An option to consider when you want to quickly design a new Umbraco website is to use a premade HTML theme from a website like ThemeForest. Over the years, I have built huge websites from scratch with a big team of frontend developers. I've also built other websites single-handedly using pre-made themes. In this tutorial, I will discuss the pros and cons of using a pre-made theme and whether you should consider using one on your website.
Should You Use A Custom Theme?
If you herded up a bunch of developers into a room and asked them about their thoughts of using a custom HTML theme, ThemeForest, you will likely get a contrast of very polarizing views. Developers tend to be a bunch of opinionated people and the answer tends to lie somewhere in the middle. The real answer is less absolute, using a ThemeForest theme will make sense for some websites. My aim of this tutorial is to give you some of the options to help you decide using a third-party theme is something you should consider.
First, I'll quickly go over the pros and cons of third-party themes in general:
- Timeframe. Development time is massively reduced
- Cost. A theme can cost as little as $25. Building the equivalent theme from scratch can cost thousands
- Tested Code That's Proven. If you buy a popular theme which has been around for a few years, it will have been well tested. Most themes will be on version 4 or 5 so you know it works.
- Rapid prototyping.
- Bloat. Most themes provide a huge library of features out the box. Most projects I've worked on have used maybe 20% of those features. This has meant that most of the CSS and JS on the site isn't used,
- Everyone has their own personal preference of what's good code. If you use a third-party theme, you will probably end up with code that you are not 100% happy with. I'm not a fan of atomic CSS and the last theme I used was built entirely using atomic selectors.
- Learning Curve. If you need to make changes, there can be a steep learning curve to understanding the theme fully
How Well Known Is The Brand?
One of the big benefits of using a theme is cost. Just because a company is bigger doesn't necessarily mean that you should make something more expensive. When I've worked with clients who advertise on TV, they spend a fortune on the brand design guideline. This is probably the first obvious yes/no question you can ask.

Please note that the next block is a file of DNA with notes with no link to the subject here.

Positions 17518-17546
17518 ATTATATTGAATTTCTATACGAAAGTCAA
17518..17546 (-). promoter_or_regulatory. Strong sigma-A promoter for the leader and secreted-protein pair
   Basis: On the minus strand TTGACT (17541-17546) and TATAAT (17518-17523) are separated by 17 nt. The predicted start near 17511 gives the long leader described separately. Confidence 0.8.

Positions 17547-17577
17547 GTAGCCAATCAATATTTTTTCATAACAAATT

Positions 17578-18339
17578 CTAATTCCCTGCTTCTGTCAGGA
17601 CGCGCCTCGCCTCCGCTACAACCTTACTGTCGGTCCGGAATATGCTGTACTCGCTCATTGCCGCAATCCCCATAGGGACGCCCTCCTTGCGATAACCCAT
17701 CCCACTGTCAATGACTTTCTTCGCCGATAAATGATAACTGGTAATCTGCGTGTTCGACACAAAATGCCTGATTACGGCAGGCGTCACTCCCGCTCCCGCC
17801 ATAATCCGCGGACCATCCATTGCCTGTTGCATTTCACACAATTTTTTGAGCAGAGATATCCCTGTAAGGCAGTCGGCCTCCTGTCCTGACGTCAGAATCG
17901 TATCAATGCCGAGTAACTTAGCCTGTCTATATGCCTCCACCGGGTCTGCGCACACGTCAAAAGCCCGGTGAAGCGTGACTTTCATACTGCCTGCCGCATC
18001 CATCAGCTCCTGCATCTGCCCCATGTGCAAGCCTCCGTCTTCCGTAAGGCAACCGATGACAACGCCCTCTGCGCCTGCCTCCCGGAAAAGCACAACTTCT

If a company needs to have exact pixel-perfect margins/padding and spacing and they have the budget to employ one or more designers for weeks/months/years, build from scratch. In these situations, you could buy a theme and then try and customize it. I've tried this approach once and the amount of time the team had to spend understanding the theme, changing it to meet the needs, re-testing it, etc for an end result that no one was really happy with, is not worth it.
Do You Have Any Time Constraints?
Next thing you should consider, is when does the website need to go live AND do you have the time and resources to get there on time. An obvious benefit of web design is that things can be changed. A builder building a house is screwed if he wants to change the room layout after it's been built, websites aren't limited to this.
If a client needs to release a site for legal/financial/technical/whatever by a certain date, then a theme can be a good option to consider. I've worked on a project with a tight deadline with a lot of backend integration required. A theme was purchased using the bootstrap grid. The bulk of the work before the deadline was migrating their old legacy website into Umbraco. After the deadline was met, designers were brought in, the theme was ditched and the frontend was re-done.
In this approach, you halve the amount of complexity of a new build. By agreeing with some temporary compromise of looks, the business needs were met. Eventually, the business then got what they wanted in a great looking website.
What's your Budget?
A theme can be purchased for $25 I've worked on projects where the design and CSS build was been over $150,000. If you're working on a hobby website, or you're working with a client who thinks the cost of building everything is high, then a theme is a good alternative. A lot of business I've spoken to get put off by Umbraco due to the custom nature of it.
Using a theme is a good approach for certain situations and clients. For smaller clients, I personally prefer to try and save them money and spend time working on the things that will give them business benefits. Just because something is built from scratch does not mean it will be higher quality. I've seen designers write terrible HTML and CSS over the years.
If you have a client who wants a Ferrari and can afford one with very specific goals and design guidelines, I'd never consider using a third-party theme because in the long run, changing and bastardising it will probably end up taking longer and no one will be happy with the end result.